This is the first show for my GMO and it's not even being placed. You go in, do your test, and then grab your score sheet and go. Normally I wouldn't show somewhere without the chance of ribbons because I'm a shallow child, but the scores do count towards year end awards. I also won't be able to attend their next show because I'll be showing elsewhere on that Friday and Saturday. I'll be getting some volunteer hours in though!
For a $30 entry fee to get some more test riding feedback and off-property experience, I'd say it's worth the trip out. Hopefully.
|getting in some extracurricular grazing while waiting for the farrier|
Opie got Sunday and Monday off after the last show, and then had a very light w/t/c school in the ring before heading out on a trail ride. It sounds silly, but he feels like a more grown up horse after just one field trip. I mean, he still almost fell down at the canter this morning because he was too busy doing Not Smart Horse things, but the overall feeling is there.
I put my leg on and it means things--different things, not just Go. He feels a little more in-tune, and a little more like maybe he could listen to me and think my request through instead of making a snap decision between canter or quit. Because #thereisnoinbetween.
Guys, he did one whole show after all. He's basically as worldly as they get.
|surveying his domain in a confident because he runs the world way.|
or looking for his friend in the field even though he was left in the
stall next to him to babysit. #sogrownup
The spring weather has finally put together a long enough run that the outdoor was able to get some serious loving from the tractor and drag, and we headed out there the last two days. Opie wandered through there a few times when I first got him, but these were his first real works in it. I thought I was going to have a distracted, staring, screaming baby horse because you can see other horses from the ring, but he settled right in without fuss.
Tracy's post gave me a bit of a mental kick in the ass that if I want the weak work to improve--that being the canter transitions and the canter itself--I have to actually....canter. For shame.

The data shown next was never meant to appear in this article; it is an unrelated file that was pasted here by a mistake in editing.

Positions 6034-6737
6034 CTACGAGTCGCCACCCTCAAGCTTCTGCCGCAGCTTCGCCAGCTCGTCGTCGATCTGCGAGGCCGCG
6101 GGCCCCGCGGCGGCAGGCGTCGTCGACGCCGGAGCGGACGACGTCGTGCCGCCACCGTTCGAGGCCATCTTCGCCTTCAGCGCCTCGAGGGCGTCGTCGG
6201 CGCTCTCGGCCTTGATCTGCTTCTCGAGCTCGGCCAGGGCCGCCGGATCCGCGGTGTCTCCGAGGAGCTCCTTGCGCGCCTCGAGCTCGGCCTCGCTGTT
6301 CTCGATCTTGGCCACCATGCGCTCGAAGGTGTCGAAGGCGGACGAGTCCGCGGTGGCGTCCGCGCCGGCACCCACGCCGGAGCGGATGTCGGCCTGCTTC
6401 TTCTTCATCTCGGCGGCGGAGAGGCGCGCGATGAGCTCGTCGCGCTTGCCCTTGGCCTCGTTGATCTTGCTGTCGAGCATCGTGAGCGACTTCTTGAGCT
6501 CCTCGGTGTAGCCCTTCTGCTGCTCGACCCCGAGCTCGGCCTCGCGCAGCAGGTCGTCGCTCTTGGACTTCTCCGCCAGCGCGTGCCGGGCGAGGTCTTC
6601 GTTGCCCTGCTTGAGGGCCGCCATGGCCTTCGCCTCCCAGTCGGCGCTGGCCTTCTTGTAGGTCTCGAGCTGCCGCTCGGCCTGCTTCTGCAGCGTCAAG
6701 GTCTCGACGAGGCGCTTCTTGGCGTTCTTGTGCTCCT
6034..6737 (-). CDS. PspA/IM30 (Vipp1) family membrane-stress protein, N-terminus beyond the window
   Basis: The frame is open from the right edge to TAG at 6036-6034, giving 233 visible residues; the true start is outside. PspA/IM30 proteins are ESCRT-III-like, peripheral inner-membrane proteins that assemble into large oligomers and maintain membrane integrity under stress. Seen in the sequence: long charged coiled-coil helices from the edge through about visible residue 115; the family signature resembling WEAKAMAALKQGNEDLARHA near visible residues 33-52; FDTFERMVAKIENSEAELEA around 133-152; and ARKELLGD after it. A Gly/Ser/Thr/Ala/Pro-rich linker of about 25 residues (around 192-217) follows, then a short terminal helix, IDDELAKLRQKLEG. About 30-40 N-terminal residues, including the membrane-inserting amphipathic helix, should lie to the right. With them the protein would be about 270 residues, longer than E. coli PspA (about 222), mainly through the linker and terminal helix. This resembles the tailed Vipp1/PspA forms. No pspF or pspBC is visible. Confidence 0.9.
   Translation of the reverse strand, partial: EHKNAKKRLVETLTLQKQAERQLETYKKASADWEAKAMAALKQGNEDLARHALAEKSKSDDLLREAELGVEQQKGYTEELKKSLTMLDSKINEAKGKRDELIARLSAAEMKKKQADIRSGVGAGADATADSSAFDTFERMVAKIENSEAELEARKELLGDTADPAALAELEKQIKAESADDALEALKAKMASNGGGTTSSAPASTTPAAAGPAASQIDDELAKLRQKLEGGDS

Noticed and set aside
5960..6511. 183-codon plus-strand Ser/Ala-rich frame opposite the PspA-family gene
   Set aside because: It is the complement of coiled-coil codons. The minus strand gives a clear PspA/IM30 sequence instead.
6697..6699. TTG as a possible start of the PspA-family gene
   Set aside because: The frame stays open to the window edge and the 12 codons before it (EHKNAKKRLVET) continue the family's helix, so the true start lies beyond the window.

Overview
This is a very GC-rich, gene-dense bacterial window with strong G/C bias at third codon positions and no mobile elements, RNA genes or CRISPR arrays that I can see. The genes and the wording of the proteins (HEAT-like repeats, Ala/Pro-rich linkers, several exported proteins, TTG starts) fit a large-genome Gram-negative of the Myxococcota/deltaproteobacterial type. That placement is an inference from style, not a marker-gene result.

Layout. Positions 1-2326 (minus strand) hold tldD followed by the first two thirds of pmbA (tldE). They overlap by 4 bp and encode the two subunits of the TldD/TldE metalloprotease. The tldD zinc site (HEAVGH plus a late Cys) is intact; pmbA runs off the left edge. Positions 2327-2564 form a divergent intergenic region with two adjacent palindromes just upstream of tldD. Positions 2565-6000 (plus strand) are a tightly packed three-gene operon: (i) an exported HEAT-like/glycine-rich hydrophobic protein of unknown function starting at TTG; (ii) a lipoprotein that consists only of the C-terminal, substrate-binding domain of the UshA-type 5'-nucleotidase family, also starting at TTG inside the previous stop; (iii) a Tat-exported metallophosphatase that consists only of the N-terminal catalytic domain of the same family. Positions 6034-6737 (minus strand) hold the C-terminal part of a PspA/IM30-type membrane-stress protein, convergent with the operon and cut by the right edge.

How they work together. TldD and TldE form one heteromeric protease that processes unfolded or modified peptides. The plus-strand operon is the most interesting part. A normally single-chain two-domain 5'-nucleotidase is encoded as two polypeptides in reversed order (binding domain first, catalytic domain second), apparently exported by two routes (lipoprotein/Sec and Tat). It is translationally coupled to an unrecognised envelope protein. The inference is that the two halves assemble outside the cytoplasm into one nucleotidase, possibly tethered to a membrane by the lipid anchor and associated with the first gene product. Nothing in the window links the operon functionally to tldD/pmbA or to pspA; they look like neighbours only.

Fortunately the walk and trot work have been good enough to carry through the week without having to linger on them. There's room to improve of course, but it's good enough to get through the next show. Instead the canter has been the focus.
I was holding out hope all winter that having more space in the outdoor would help with the canter, but the first day it was a whole lot of motorcycling to the left. I had no control of what his shoulders were doing and since the canter isn't particularly maneuverable anyway right now, adding in that extra problem was a whole lot of extra work for my poor legs.
He came out much better this morning though. He started off heavy, but several serious halt transitions that showed him plowing through my aids wasn't going to be tolerated lightened him right up. The right lead is usually his better lead with a worse transition, but it was the opposite today. He picked up the wrong lead going left a couple times because crooked, but once he got it the canter was lovely.
I've finished with some stretchy work at the walk and trot and lateral work in the walk every day. The lateral work is getting there. It's not trot worthy yet, but he's finally (mostly) doing it without being a llama at the same time.
|i have to say it's nice to have a horse sound enough to outside again.|
He gets tomorrow off as I scout out the facility we'll be showing at which is theoretically just down the road from where my barn is at a multi-day hunter show. So I'll get to swing in and cheer them on for a bit. You know, if it doesn't take them ten hours to get to their classes because hunter land.